Scanner sent you a document? Beware of malware attack

KM-1650

Here is an email I received this morning, claiming to come from an email address at my domain name: .

Scanner malware

The email is fairly perfunctory with its subject line of "Scan from KM1650", and its body text of "Please find attached your recent scan".

Attached to the file is a Microsoft Word document called =SCAN7318_000.DOC.

Now, this might be slightly plausible if I had a scanner attached to my network which I had configured to email me scans. But I don't.

One assumes the criminals behind the attack are banking that my place of work uses a Kyocera KM-1650 multi-function printer, or that I'm simply so excited about receiving an email from a scanner that I would open the attachment without even thinking.

Of course, if you receive the malware in your email chances are that it won't claim to be from . Instead, it will probably pretend to be scanner@example.com instead, where example.com matches the domain and tld of your email address.

There has been a long history of cybercriminals spamming out malware pretending to be from printers and scanners, and there have been a number of recent campaigns suggesting that it's a disguise that continues to dupe the unwary.

WordA quick check on VirusTotal reveals that relatively few anti-virus products are identifying the malware presently, but I can tell you that the Word document contains auto-executing macros that attempt to download further malicious code from the net designed to infect your Windows PC.

Always be suspicious of unsolicited emails, and be wary of opening files which may be attached to them. Acting recklessly with the contents of your inbox could mean your computer ends up compromised and your bank account plundered.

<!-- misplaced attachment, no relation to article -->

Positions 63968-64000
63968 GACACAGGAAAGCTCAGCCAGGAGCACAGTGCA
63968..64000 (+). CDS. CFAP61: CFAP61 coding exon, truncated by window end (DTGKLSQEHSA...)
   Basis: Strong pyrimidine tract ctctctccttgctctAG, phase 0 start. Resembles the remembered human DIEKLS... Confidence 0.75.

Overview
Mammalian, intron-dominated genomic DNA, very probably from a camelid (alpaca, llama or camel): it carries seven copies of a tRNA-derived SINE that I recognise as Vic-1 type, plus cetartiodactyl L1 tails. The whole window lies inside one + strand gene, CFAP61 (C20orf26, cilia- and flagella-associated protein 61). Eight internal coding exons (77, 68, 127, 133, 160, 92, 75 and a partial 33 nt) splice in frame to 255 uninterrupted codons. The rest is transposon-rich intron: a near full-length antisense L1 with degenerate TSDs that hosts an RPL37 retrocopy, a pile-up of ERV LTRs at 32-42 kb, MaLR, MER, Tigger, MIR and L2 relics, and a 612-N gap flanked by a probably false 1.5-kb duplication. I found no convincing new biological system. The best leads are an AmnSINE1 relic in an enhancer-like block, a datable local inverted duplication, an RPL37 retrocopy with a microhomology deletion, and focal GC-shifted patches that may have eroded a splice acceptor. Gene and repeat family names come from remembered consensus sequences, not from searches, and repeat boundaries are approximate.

Repeat after me:

"Thou shalt not open dodgy-looking attachments in unsolicited emails"

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3 Comments on "Scanner sent you a document? Beware of malware attack"

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coyote
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coyote
February 11, 2016 11:07 pm

Just a thought that might make this a bit easier to understand (for many people):

'matches the domain and tld of your email address.'

When I first read that the font and my tired head made me read the L as 'I' but then I realised that it is actually 'L' (I suppose that's another reason to write the abbreviation in upper case). I know most won't know what it is and most won't care but you could just explain it away by saying (just to give an example):

'where example.com is your email domain' (because after all people think of example.com as a domain even though it's not that simple). Or another way:

'where example.com is what's after the @ in your email address'

Because let's be honest. Most people owning domains won't understand what top level domain means and even if they do they probably don't understand the (subtle) difference between a zone and a domain (or much of anything in DNS other than it maps from name to IP and IP to name). Besides administrators very few would even care about this as long as it works.

drsolly
Visitor
drsolly
February 11, 2016 11:56 pm

9 hours later – 5 out of 54 products flag it.

Antivirus software usually does not protect you against emailed trojans.

Simon
Visitor
Simon
February 12, 2016 3:34 pm

As someone with only a basic knowledge of TLDs etc and the full workings of email my question is how exactly does a spammer make the email appear to come from your email address when it has not been compromised? How do you send an email that looks like it comes from scanner@mydomain.com when you have not first hacked and taken control of mydomain.com? Are they just altering the 'reply to' address and my basic email program isn't able to/set up to display the full email header which would show the true origin email address?

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